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Discussion in 'Amps and Cabs [BG]' started by ::::BASSIST::::, Jul 21, 2007.
Anyone have experience with one of these schroeder Telescopic Dollys? I'm about to pull the trigger.
Don at Low Down Sound offers these as an option on his small cabs and EA also offers them on some of their cabs.
They are great for wheeling the cab on smooth, flat terrain. However, the wheels are very small and there is no 'stair walker' mechanism (like, for example, the wonderful kart-a-bag carts). So, it doesn't help you with stairs or curbs. The small wheels can also be a problem on some surfaces.
Kind of a cool idea. I prefer a good cart for a small cab like that IMO and IME.
It would be much better if they substituted the lower feet for a nice set of 4-5 inches weels. That way, you would have a bigger set of weels, and still no problems with making them fit with the feets of the cab.
Dealers such as Parts Express sell telescoping handles and casters you can install on your cabs.
There is the newer Gruv Gear cart also.(www.gruvgear.com)
Now that looks like a practical design for hauling 2-3 peices of gear.
Telescoping handles $3.95
I can't tell which one would be best to use outside of the cab. Any ideas?
Upon furthur inspection, it looks like only the steel ones are available.
No bass player should be without one.
After spending so much money on the gear, why break a sweat to move it. Save that for the performance.
They're almost as good as a roadie.
Decent size wheels and a strap-lock gizmo - like a mover dolley.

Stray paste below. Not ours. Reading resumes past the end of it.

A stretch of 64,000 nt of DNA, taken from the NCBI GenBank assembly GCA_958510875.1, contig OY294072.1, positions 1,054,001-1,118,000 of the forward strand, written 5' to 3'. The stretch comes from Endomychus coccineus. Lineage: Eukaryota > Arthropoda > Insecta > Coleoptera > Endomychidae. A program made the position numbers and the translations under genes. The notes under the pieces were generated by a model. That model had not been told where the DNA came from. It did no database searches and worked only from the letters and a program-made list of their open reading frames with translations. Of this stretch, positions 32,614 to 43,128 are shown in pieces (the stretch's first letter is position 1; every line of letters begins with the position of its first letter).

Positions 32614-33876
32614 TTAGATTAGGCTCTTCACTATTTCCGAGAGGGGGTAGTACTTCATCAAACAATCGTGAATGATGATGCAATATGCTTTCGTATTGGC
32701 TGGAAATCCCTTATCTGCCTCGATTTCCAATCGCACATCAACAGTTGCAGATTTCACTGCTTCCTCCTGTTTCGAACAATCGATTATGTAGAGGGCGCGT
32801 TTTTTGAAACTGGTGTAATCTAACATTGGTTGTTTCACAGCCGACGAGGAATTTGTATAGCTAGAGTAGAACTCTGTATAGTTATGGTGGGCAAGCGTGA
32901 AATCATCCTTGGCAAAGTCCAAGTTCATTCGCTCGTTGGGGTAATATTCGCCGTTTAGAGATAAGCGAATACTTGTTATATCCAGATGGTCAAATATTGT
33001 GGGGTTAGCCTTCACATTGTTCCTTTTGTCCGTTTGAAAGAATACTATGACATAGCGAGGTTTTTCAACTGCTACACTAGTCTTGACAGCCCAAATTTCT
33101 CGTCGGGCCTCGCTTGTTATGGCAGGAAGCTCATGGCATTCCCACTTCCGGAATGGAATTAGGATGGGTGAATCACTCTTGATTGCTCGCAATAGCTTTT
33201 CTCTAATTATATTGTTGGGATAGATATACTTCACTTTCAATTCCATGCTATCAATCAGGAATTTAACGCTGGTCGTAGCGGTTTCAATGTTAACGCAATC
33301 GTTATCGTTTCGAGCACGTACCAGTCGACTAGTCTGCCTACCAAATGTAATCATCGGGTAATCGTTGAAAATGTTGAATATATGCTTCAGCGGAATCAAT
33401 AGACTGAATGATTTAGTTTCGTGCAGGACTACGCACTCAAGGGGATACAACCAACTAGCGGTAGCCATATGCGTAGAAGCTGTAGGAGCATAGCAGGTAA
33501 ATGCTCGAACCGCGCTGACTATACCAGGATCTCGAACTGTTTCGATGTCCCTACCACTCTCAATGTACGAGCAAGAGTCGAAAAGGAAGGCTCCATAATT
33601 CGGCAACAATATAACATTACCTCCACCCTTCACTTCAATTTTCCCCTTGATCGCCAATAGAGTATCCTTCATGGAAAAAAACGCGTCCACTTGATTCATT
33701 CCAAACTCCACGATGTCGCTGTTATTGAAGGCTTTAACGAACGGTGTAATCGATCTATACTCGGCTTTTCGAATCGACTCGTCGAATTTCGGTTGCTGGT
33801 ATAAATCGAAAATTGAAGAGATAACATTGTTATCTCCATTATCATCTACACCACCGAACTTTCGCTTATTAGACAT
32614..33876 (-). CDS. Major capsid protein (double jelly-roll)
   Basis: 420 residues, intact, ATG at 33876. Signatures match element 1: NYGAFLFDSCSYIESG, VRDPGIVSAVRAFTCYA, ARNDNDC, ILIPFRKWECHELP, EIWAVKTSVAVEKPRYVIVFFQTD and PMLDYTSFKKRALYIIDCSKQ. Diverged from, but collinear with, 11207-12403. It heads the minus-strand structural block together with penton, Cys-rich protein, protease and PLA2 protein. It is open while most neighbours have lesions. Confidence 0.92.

Wow, that looks like it might fit the bill. I've gone down to light NEO cabs, but now no casters to roll. I was going to check out the Warwick RockCarts (or whatever they are called). This might just be better. Anyone use both?
The wheels on that look way too small for handling the surfaces I need to get over. Anything smaller than 4 inches is a waste of plastic IMO.
I used to have a similar system on my mesa walkabout scout combo.
It lasted less then a year, I now use a small hand truck with 6" wheels...
+10000... the best cart ever made!
+1 to this also. The only cart that I have ever seen that can also easily negotiate stairs.
ACtually, the larger Kart-a-bag carts have tall enough handles that you are standing quite upright both up and down stairs. I agree with you though, if you have a huge 100+ plus cab, you should probably get some help on stairs. However, for the cab in question, the 40 pound or so Schroeder 1212L, the Kart-a-bag 600 (I think I have that name right) is just amazing.... massive quality, and the easiest roll on the planet IMO and IME.
To your point... there are a number of lightweight carts out there that are vastly superior to the small wheel, no stair/curb climber bolt on types.
+1 as I thought we were talking about the Schroeder 1212L. If I used a non-neo or heavy rig and had to negotiate stairs, you can bet the drummer will help me after I help him... But alas, that is why I have gone the small and light route.
+1. Also, with the advent of big cabs that are very lightweight, like the Epifani410UL, you can use castors for an easy roll-in and out, and the weight and the relatively high profile of the cab still makes getting up and down stairs and easy one person lift (as long as the cab is not much more than around 60 pounds for me).
+1!!!! I have the Tri-Kart 800 (cheaper than the gruv cart at traveloasis, and IMHO, better). I like the fact that there are plates to keep your cab covers from rubbing on the wheels, too.
Hey Smash, thanks for the tip on the Ruxxac at Canadian Tire. I've looked at Home Depot and they dont have anything really but steel dollys. A while ago I bought a steel dolly at Revy for $30 but I want one that is foldable so I'm going to check out that Ruxxac.
So though the attached small wheel setup is a neat idea, its probably not the best solution for me. I'm bound to encounter stairs, curbs, gravel and grass from time to time.
I would like to point out that the dollies I offer have four 2" wheels, are more sturdy than most others I've come across, can handle up to 100lbs. and are made out of steel compared to most other plastic frame dollies; hope that helps a little.